Pneumococcal conjugate vaccine--a health priority.
ABSTRACT Pneumonia is a major cause of childhood mortality and morbidity. Streptococcus pneumoniae is the most important bacterial pathogen causing pneumonia in children. The HIV epidemic has increased the burden and severity of childhood pneumococcal pneumonia and invasive disease fortyfold. Pneumococcal conjugate vaccine (PCV) is a highly effective intervention to reduce invasive pneumococcal disease and pneumonia. Studies evaluating a 9-valent PCV in South Africa and The Gambia reported a 72 - 77% reduction in vaccine-serotype-specific invasive disease in vaccinated children. As many of the pneumococcal serotypes associated with antibiotic resistance are included in PCV, vaccination has also been associated with a reduction in antimicrobial-resistant invasive disease. PCV may also reduce childhood mortality, especially in places with limited access to health care, as shown in Gambian study in which PCV reduced childhood mortality by 16%. In addition to the direct effects of PCV, there is a substantial reduction in disease burden through indirect protection of non-vaccinated populations. PCV is immunogenic in HIV-infected children and provides protection against invasive disease or pneumonia in a substantial number of children. Although the efficacy of PCV for prevention of invasive disease or pneumonia is lower in HIV-infected compared to -uninfected children, the overall burden of disease prevented is much greater in HIV-infected children because of the higher burden of pneumococcal disease in these children. Consequently, vaccine-preventable invasive disease is almost 60 times higher in HIV-infected compared to -uninfected children, while the reduction in pneumonia in HIV-infected children is 15 times greater. However, the long-term efficacy of PCV wanes in HIV-infected children who are not taking antiretroviral therapy, and booster doses are probably indicated. Although there is concern about the potential for replacement disease due to non-vaccine serotypes, a substantial and sustained reduction in invasive disease has occurred overall in populations with widespread childhood immunisation. Routine childhood immunisation is now the standard of care in most developed countries. However, PCV is much less accessible to children in developing countries due to cost and availability. Cost-effectiveness analysis indicates that use of PCV is potentially highly cost-effective, at tiered pricing, even in very low-income countries. Widespread availability and vaccination with PCV is urgently needed for all children under 2 years of age in South Africa. In addition, the use of PCV for all HIV-infected children under 9 years should be prioritised.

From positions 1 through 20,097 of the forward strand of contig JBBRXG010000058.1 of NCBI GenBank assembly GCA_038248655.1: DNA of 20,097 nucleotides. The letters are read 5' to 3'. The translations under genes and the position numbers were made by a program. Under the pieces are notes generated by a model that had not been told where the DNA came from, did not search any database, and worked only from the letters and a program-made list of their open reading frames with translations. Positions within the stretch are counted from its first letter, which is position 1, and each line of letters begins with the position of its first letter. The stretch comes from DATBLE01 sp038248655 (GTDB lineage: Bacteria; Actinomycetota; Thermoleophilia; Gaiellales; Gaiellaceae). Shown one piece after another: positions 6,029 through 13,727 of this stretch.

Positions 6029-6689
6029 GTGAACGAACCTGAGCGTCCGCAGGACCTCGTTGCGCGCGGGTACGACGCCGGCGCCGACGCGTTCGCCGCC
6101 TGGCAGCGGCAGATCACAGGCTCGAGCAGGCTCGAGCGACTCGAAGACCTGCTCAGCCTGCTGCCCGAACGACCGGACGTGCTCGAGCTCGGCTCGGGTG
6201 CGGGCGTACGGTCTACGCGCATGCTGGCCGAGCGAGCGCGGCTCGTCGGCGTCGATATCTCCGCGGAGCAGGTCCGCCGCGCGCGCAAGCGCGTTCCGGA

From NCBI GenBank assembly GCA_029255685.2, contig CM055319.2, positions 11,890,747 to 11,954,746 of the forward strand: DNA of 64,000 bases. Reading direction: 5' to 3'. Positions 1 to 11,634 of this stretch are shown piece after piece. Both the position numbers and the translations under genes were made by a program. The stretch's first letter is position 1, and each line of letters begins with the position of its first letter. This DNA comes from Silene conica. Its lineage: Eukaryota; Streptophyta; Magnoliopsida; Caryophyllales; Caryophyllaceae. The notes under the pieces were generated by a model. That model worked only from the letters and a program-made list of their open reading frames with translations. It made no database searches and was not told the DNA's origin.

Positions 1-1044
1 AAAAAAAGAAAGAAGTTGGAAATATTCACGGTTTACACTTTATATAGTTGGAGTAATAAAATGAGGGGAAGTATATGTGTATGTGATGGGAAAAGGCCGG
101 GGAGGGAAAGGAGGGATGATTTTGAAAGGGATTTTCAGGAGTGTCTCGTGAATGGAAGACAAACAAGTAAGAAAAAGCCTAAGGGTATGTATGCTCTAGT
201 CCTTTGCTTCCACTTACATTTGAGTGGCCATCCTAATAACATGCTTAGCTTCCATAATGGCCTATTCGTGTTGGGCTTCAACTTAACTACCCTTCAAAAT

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ABSTRACT: Although antiretroviral treatment (ART) has reduced the incidence of HIV-related opportunistic infections among children living with HIV, access to ART remains limited for children, especially in resource-limited settings. This paper reviews current knowledge on the contribution of opportunistic infections and common childhood illnesses to morbidity and mortality in children living with HIV, highlights interventions known to improve the health of children, and identifies research gaps for further exploration. Literature review of peer-reviewed articles and abstracts combined with expert opinion and operational experience. Morbidity and mortality due to opportunistic infections has decreased in both developed and resource-limited countries. However, the burden of HIV-related infections remains high, especially in sub-Saharan Africa, where the majority of HIV-infected children live. Limitations in diagnostic capacity in resource-limited settings have resulted in a relative paucity of data on opportunistic infections in children. Additionally, the reliance on clinical diagnosis means that opportunistic infections are often confused with common childhood illnesseswhich also contribute to excess morbidity and mortality in these children. Although several preventive interventions have been shown to decrease opportunistic infection-related mortality, implementation of many of these interventions remains inconsistent. In order to reduce opportunistic infection-related mortality, early ART must be expanded, training for front-line clinicians must be improved, and additional research is needed to improve screening and diagnostic algorithms.AIDS (London, England) 11/2013; 27 Suppl 2:S159-67. DOI:10.1097/QAD.0000000000000080 · 6.56 Impact Factor
Article: Private practice: adapt or die.South African medical journal = Suid-Afrikaanse tydskrif vir geneeskunde 01/2009; 99(12):836. · 1.71 Impact Factor
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ABSTRACT: A description of invasive Streptococcus pneumoniae isolates over a 5-year period from blood culture and cerebrospinal fluid culture follows, in Pretoria South Africa January 2005 through December 2009. Isolates were identified using standard microbiological techniques, serotyped, and a MIC determined for penicillin and cefotaxime. A total of 177 isolates were included in the analysis. Eighty percent of patients in the 18- to 45-year age group tested positive for HIV. In children <5 years of age, 66% (n = 49) of serotypes were those present in the heptavalent pneumococcal conjugate vaccine (PCV-7). Fifty-nine percent (n = 29) were from PCV-7 serotypes in the <1-year-old age group. An additional peak of invasive disease was also seen in the 18- to 45-year age group. Only 1 of 177 isolates had resistance to penicillin (MIC ≥2 μg/mL); none was resistant to cefotaxime. The introduction of the PCV-7 vaccine in South Africa will decrease invasive pneumococcal disease caused by vaccine serotypes.Diagnostic microbiology and infectious disease 09/2011; 71(3):309-11. DOI:10.1016/j.diagmicrobio.2011.07.006 · 2.57 Impact Factor